Heroes and Heroic Deeds of the Great War - D. A. Mackenzie

How the Oceans Were Made Free

On a November Sunday evening a brief but fierce battle was fought in the South Pacific Ocean, off the rocky coast of Chile, between squadrons of British and German cruisers. The wind had been blowing hard all day and a rough sea was running, with billows constantly breaking in white foam.

Admiral Sir Christopher Cradock was the British commander. His flagship, the Good Hope, belonged to the "Drake" class of the older armoured cruisers. She steamed at about 23 knots, and carried two 9.2-inch, sixteen 6-inch, and a dozen 12-pounder guns, and was fitted also with torpedo tubes. The other vessels were the Monmouth, one of the "County" class, of similar speed to the flagship, with fourteen 6-inch guns and a group of smaller ones; the light cruiser Glasgow, a modern war-ship capable of running at 25 knots, with two 6-inch and ten 4-inch guns; and the Otranto, a swift armed liner, used chiefly for scouting.

The German squadron was under the command of Admiral Graf von Spee. It consisted of five cruisers. These were the Scharnhorst (flagship) and the Gneisenau, two fast sister ships of modern type, heavily protected, and armed with eight 8.2-inch and six 5.9-inch guns, as well as a number of small quick-firers to resist torpedo-boat attack; and the Nurnberg, Dresden, and Leipzig, three light cruisers which could steam at from 22 to 25 knots, but carried no gun heavier than the 4.1.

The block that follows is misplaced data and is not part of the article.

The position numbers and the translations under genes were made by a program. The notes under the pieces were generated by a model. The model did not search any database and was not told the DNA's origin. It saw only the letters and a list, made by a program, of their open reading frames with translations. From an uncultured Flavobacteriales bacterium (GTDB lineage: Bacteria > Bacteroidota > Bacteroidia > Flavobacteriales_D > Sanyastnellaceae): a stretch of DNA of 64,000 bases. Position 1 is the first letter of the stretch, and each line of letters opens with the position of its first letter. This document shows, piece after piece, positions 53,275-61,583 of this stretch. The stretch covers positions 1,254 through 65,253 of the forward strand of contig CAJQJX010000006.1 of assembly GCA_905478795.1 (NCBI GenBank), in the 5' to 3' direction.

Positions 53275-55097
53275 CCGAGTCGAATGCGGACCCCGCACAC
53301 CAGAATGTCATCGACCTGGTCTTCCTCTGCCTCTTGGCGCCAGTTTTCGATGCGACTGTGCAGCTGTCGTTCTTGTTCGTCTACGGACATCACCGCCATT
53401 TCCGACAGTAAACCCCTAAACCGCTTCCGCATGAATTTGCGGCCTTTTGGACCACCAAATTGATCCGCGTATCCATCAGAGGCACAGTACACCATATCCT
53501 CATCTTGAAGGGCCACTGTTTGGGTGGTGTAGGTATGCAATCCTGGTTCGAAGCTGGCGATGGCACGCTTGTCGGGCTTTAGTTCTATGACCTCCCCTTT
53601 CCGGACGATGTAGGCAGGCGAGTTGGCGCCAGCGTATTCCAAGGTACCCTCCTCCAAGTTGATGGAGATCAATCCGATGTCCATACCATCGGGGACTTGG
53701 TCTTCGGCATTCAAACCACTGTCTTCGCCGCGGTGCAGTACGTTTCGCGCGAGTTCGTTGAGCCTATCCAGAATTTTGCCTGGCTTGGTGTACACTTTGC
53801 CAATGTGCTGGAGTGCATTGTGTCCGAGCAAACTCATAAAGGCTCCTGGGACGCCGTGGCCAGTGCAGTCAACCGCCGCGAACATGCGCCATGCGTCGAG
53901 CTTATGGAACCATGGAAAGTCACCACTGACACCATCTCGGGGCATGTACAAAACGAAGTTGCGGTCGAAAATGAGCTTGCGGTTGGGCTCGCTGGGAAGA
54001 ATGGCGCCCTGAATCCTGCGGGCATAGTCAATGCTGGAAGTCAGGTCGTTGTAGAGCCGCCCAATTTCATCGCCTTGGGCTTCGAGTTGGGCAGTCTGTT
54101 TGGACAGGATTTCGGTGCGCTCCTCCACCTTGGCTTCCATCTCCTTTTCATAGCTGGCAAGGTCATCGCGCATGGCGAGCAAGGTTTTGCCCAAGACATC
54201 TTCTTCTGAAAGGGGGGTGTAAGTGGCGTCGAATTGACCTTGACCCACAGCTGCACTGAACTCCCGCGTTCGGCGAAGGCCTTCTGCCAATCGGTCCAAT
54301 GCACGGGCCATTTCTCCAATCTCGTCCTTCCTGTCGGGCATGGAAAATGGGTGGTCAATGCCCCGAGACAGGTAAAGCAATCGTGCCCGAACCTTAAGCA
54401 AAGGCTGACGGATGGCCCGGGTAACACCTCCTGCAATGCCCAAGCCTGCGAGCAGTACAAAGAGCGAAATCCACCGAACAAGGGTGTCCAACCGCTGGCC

Admiral Cradock had been searching for some weeks for these vessels, which had been acting as raiders and had concentrated to oppose him. He had left behind the slow pre-Dreadnought battleship Canopus, which is armed with four 12-inch, twelve 6-inch, and ten 12-pounder guns, when he hastened northward from the vicinity of Cape Horn, and on the day of the battle she was some 200 miles lower down the coast. After sighting the Germans, the commander gave chase, steaming southward. The two squadrons were running in parallel lines shortly before the battle commenced.

At first our vessels had the advantage of wind and light. But when the sun went down the German cruisers, which were nearest the coast, became blurred in the haze of the brief southern twilight. The British war-ships stood out sharply against the brightly coloured western horizon, presenting well-defined targets for the German gunners.

At twenty minutes to seven the Scharnhorst opened fire, and soon the action became general. The Otranto, not being armoured, had to withdraw to a safe distance.

At the outset the Germans secured an overwhelming advantage. The Good Hope was so badly struck that her two 9.2-inch guns were put out of action and she began to blaze forward. The Monmouth was also heavily hit, and flames were afterwards seen leaping from her foremost turret. After a time, however, these fires had been got under.